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How to Have REAL Fun With Your Kids

Last Christmas I told the kids to head to the kitchen. It was time to make sugar cookies. I like to make sugar cookies because they are easy and delicious. You mix the ingredients, put them in the fridge for a few hours, roll them out, cut them into shapes and decorate them.

I have very few rules for the sugar cookie making process. No matter the season, I get out all the cookie cutters. My goal in making the sugar cookies is to have fun and let the kids express their creativity. If they want to make a green and red jack-o-lantern at Christmas, that’s fine by me. Mutant Ninja Star of David? I love it. Vampire Santa? Let it roll. Again, my object here is to have fun.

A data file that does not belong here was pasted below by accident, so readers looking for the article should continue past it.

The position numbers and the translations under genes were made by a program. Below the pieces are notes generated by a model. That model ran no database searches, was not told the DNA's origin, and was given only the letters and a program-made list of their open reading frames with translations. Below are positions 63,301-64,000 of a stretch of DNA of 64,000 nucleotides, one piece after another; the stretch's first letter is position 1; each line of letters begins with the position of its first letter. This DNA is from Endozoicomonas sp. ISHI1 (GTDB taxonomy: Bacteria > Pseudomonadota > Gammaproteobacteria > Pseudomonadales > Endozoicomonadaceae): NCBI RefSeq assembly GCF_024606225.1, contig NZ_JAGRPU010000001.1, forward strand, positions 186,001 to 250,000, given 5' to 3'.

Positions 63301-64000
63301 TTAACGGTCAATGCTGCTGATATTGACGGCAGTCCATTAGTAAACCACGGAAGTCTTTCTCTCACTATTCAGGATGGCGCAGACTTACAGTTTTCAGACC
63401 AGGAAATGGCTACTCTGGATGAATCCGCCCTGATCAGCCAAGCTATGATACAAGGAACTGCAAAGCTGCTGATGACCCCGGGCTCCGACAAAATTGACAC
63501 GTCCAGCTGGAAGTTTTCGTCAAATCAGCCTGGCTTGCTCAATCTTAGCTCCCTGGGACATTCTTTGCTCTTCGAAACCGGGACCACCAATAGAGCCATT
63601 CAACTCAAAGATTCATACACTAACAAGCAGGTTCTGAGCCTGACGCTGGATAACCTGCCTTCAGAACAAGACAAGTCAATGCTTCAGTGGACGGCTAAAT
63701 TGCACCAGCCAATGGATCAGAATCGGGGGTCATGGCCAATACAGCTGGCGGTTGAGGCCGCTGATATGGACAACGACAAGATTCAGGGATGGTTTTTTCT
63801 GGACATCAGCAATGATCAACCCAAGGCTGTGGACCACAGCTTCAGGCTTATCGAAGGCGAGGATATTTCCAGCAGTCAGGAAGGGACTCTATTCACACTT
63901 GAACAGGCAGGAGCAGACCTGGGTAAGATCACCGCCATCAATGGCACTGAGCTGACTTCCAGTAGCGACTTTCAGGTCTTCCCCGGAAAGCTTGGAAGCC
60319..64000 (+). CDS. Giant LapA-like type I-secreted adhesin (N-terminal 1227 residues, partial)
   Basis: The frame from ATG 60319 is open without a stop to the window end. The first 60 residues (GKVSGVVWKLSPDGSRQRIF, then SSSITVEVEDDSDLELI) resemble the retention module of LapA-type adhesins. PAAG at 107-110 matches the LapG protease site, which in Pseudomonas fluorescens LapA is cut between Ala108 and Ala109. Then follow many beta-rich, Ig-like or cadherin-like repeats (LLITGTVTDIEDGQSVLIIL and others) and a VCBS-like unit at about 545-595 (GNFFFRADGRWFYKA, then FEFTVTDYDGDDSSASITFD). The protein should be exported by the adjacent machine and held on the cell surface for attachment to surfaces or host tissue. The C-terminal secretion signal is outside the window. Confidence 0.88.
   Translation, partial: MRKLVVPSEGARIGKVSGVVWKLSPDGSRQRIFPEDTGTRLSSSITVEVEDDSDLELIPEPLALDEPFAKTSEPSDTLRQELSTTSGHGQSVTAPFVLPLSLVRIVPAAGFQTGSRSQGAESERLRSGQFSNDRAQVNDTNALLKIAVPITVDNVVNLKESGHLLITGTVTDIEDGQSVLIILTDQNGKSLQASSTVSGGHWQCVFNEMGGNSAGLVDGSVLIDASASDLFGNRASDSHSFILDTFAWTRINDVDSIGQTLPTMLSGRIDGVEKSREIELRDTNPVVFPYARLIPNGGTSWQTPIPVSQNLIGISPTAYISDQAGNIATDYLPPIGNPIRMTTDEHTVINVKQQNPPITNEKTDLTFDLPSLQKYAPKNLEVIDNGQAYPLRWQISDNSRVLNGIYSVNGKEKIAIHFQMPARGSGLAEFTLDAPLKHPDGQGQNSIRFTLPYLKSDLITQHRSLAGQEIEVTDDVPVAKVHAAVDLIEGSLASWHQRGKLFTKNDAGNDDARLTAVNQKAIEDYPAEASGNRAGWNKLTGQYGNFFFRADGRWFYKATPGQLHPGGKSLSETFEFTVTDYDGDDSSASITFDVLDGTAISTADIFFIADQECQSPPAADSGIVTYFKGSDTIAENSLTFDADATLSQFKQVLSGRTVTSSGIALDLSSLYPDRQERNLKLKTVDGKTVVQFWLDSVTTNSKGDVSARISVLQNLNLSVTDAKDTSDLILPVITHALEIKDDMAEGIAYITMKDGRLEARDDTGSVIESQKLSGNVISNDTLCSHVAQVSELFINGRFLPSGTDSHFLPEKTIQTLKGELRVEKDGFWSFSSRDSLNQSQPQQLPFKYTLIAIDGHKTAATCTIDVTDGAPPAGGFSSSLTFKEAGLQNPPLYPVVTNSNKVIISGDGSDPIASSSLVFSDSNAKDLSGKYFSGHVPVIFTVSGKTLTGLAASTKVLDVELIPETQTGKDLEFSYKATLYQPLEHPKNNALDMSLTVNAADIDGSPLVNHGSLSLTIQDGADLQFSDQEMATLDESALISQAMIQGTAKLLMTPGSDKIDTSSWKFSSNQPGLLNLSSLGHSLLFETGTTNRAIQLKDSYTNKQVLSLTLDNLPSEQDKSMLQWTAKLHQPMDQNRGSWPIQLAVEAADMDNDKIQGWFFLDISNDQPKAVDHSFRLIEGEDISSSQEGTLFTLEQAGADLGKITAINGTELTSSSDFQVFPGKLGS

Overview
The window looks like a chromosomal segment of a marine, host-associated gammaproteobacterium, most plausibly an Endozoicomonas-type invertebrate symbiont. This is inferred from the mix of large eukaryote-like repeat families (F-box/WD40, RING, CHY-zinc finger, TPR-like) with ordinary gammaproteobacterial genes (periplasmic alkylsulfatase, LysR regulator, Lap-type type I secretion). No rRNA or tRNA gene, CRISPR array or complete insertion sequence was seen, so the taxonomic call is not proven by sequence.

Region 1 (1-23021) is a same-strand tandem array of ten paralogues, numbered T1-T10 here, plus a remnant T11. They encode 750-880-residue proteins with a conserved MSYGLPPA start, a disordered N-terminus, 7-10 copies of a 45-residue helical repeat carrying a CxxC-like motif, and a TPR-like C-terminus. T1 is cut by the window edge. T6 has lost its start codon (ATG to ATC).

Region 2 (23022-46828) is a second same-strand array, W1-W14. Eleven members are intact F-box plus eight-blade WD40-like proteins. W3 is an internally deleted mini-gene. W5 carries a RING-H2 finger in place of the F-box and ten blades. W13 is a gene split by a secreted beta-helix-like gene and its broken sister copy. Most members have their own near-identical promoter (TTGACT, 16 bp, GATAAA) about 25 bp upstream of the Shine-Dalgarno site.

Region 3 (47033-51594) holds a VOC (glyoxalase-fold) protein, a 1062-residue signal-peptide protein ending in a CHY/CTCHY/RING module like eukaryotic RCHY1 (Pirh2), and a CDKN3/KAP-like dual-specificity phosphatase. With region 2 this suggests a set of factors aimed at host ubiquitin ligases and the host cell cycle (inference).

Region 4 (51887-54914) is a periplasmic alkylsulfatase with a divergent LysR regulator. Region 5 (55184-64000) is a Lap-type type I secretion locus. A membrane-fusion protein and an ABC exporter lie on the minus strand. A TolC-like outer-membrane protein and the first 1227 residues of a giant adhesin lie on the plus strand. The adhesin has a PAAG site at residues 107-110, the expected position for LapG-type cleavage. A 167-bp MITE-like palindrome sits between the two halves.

And to get cookies.

When we make cookies I keep in mind that we are not making these cookies to give to the Wise Men to give to Jesus. We are not making them for the queen or the president. We are making them to have fun, so it does not matter how they turn out.

There is enough work involved in making sugar cookies that everyone has something to do, but sugar cookies are simple enough that no one person has too much to do—unless that one person is stuck cleaning up the mess.

Speaking of mess, making cookies is sometimes a thing we do when Mom is otherwise engaged. It isn’t that we don’t want Mom to help make cookies, it is just that it’s easier to manage the mess without Mom’s help.